LOS ANGELES (LALATE EXCLUSIVE) – The Phaedra Parks, Kandi Burruss lawsuit against Kim Zolciak is far less clear than it seems, LALATE can exclusively report. Kandi Burruss is using Phaedra Parks to sue Kim Zolciak. But nowhere in the complaint is one key issue addressed, LALATE can report: the statute of limitations in copyright infringement claims.
For years, RHOA fans have watched, Phaedra Parks, Kandi Burruss, and Kim Zolciak fume about wigs, men, and baby names. But they have also addressed the issue about the song Tardy for the Party, for years, on national television.
Hence, during that time, Kandi Burruss may have known or should have know about alleged infringing acts by Kim Zolciak. So why, on the eve of the debut of her spinoff series, just hours before a RHOA 2013 reunion show is taped, and just days after Phaedra got a Judge Judy like spinoff, is Kandi Burruss suing Kim Zolciak for infringements that occurred more than three years ago? LALATE expects Zolciak’s attorneys to raise the three year statute of limitations for copyright infringement in response to Parks’ very unclear complaint.
Parks tells the court that the date of the infringement began around September 29, 2009. She filed the infringement case just days ago, far outside the three year statute. And while there are grounds to toll (stop) the running of a statute, Parks make no mention of the same. She simply writes “Without Plaintiffs’ authorization, license or consent, Plaintiffs’ Sound Recording embodying a performance of Plaintiffs’ Composition was commercially released as a single record (“Infringing Single”), on or around September 29, 2009, by Defendant TuneCore in agreement with Defendant Zolciak.”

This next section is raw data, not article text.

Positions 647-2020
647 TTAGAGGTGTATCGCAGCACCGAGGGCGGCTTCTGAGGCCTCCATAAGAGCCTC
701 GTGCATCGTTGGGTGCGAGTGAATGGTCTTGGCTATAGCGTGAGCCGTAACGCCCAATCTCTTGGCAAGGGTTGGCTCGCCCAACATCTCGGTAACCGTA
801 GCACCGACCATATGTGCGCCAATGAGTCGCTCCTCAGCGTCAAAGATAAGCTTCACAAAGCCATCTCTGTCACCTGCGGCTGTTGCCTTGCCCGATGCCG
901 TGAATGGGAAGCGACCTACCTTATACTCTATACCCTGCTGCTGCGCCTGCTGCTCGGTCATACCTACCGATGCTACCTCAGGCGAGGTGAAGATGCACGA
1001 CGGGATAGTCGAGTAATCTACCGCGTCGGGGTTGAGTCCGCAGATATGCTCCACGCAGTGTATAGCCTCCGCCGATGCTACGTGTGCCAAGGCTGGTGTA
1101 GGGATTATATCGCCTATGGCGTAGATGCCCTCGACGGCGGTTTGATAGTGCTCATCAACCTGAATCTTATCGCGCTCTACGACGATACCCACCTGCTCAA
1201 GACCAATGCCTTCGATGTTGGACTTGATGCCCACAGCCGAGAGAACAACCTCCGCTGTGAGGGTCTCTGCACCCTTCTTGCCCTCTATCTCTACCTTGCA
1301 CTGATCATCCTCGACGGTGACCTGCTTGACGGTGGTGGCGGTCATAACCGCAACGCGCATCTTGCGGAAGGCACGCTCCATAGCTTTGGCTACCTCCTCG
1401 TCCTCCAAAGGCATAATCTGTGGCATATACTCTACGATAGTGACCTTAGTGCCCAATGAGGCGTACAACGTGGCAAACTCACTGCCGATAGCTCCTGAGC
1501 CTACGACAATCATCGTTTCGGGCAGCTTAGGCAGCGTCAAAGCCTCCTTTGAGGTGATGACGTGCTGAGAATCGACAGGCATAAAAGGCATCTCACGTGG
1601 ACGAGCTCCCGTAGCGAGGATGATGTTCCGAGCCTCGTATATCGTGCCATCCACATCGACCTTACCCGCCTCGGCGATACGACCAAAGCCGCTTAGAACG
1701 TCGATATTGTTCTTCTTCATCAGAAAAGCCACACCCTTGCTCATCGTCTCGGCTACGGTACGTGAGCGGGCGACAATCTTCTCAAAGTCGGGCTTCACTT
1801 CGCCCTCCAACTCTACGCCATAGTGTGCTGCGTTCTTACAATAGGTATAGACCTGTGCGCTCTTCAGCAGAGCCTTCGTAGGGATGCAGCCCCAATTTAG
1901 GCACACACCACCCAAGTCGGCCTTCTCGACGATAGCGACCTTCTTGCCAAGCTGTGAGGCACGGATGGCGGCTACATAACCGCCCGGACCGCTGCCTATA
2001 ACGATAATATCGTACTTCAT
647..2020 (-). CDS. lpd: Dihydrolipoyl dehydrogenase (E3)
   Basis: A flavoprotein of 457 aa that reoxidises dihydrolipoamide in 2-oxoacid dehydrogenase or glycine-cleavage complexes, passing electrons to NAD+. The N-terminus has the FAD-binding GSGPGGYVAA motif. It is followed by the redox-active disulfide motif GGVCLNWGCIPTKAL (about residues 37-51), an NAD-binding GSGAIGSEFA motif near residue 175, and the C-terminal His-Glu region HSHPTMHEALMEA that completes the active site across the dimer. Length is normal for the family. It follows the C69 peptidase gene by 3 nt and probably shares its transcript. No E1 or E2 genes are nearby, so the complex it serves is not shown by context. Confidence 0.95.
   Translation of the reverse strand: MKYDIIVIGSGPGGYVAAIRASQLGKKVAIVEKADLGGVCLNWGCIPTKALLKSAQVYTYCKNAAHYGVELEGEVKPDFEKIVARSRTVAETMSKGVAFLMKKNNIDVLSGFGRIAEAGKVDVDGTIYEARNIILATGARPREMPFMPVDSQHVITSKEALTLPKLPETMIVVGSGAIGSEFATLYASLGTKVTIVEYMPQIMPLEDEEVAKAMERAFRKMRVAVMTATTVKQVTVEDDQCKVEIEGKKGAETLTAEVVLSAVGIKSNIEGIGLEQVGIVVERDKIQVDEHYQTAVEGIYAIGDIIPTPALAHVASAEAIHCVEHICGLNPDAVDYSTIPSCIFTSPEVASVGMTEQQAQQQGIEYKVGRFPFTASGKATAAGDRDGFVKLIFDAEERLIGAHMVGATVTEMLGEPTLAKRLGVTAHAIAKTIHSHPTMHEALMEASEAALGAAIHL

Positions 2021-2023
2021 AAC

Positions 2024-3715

In fact, Parks admits Kandi contacted Kim more than three years after the date of infringement. “On December 10, 2012, Plaintiffs sent Defendant TuneCore a copyright infringement notice informing them that the Infringing Single being distributed by them contained copyrighted material belonging to Plaintiffs and was unauthorized. To date, Defendant TuneCore has failed to comply with Plaintiffs’ request to cease and desist distribution and has instead continued to sale the Infringing Single.”
While alleged infringements may have begun in September 2009, Parks claims that some have occurred within the three years before Kandi filed her suit this spring. The question is how many and if any made money. Kim has yet to file a response to the action.